How could anyone be undecided that late? If someone was genuinely undecided, it had to be because they hadn’t yet concluded and were incapable of concluding that it would be insane to vote for Trump. I had been reading experts for weeks saying that undecided voters were likely to split for Trump. “More evidence” of what? That undecided voters went for Trump after Comey’s letters…and also after the Cubs won the World Series? Nate’s smarter than that.
Nate may have also been pondering the flaws in his reasoning—remember that Twitter chains tend to be stream of consciousness, and not thought out like, say, a blog post—because his final tweet was this:
“I’ll put it like this: Clinton would almost certainly be President-elect if the election had been held on Oct. 27.”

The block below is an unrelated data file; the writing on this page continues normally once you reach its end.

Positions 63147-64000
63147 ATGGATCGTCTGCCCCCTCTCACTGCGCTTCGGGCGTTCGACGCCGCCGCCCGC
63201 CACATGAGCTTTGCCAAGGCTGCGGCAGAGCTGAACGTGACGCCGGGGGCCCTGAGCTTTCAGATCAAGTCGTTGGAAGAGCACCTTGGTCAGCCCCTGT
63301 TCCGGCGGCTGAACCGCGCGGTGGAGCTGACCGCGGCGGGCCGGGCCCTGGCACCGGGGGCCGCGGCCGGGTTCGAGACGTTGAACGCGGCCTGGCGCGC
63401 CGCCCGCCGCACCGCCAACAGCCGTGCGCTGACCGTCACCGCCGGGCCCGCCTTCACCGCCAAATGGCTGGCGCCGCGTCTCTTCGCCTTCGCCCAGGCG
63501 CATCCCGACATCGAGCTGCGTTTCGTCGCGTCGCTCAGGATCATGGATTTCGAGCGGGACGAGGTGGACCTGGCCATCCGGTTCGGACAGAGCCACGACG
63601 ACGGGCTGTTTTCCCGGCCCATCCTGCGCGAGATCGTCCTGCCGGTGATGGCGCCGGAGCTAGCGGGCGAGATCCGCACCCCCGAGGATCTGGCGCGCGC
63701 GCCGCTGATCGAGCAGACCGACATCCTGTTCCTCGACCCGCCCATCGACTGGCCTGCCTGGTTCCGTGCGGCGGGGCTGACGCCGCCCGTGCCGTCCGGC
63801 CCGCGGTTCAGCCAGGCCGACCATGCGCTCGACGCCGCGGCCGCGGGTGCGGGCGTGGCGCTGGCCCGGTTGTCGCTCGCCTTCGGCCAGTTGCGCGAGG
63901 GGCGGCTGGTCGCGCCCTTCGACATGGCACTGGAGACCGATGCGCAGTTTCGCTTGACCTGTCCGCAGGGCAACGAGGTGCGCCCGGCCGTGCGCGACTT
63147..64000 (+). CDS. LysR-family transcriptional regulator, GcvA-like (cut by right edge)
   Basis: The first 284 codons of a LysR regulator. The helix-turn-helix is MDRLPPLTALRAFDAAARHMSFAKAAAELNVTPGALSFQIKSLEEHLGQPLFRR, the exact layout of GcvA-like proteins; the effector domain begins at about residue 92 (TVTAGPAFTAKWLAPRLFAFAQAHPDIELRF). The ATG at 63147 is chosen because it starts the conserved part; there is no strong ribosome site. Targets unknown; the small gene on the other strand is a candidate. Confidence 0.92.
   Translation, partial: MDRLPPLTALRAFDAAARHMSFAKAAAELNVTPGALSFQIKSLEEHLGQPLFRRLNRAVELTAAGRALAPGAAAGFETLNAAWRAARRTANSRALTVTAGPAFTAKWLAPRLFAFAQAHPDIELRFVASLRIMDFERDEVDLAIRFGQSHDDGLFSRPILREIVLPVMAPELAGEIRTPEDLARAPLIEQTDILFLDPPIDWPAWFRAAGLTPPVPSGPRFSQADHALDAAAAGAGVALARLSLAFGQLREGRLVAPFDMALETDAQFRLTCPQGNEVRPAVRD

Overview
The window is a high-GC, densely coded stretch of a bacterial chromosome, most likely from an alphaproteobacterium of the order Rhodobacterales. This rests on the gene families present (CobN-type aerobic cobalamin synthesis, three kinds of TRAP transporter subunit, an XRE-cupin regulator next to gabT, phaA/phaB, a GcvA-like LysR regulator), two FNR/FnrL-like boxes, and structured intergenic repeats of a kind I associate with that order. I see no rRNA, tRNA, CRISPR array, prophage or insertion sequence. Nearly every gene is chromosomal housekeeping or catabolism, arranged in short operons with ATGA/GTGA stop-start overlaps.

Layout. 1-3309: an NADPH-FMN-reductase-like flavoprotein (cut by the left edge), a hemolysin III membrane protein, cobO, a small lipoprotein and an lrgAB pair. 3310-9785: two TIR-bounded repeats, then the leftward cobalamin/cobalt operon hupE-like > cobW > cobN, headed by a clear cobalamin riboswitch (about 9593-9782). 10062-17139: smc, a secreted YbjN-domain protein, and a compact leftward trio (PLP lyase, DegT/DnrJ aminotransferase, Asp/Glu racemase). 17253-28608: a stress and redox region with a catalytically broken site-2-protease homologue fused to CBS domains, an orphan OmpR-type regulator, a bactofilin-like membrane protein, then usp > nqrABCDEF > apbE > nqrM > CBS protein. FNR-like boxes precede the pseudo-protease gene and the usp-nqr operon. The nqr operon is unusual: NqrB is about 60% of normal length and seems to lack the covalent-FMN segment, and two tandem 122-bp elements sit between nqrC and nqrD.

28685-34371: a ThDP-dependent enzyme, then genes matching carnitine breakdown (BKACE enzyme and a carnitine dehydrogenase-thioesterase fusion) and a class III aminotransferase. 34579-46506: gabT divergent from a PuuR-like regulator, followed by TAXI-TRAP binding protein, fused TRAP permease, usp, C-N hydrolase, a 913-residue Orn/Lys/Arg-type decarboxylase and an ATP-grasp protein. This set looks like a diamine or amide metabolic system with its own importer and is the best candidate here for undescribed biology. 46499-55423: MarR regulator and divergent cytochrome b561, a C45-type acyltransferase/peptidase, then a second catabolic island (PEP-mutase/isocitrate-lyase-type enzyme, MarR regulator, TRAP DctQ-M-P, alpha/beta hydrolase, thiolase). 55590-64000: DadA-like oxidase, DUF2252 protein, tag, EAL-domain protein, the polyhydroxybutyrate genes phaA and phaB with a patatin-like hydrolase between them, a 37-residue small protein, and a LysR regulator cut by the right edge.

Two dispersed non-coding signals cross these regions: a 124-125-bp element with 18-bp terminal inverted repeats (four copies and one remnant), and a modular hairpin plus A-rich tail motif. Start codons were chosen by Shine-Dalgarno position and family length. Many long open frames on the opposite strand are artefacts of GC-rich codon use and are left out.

Well that’s a safe assumption, and not news at all. After muddling around in a couple of tweets, all Silver was willing to say with confidence—this is his last tweet on the topic, remember; the conclusion— is that what happened in the last two weeks, combined with other factors already in play, resulted in a Trump victory.
What Silver didn’t say, never said, and cannot he interpreted as saying, was that “Clinton ‘almost certainly’ would be president if not for Comey.”
Now watch this story be quoted incessantly by Democrats saying, “See? See?”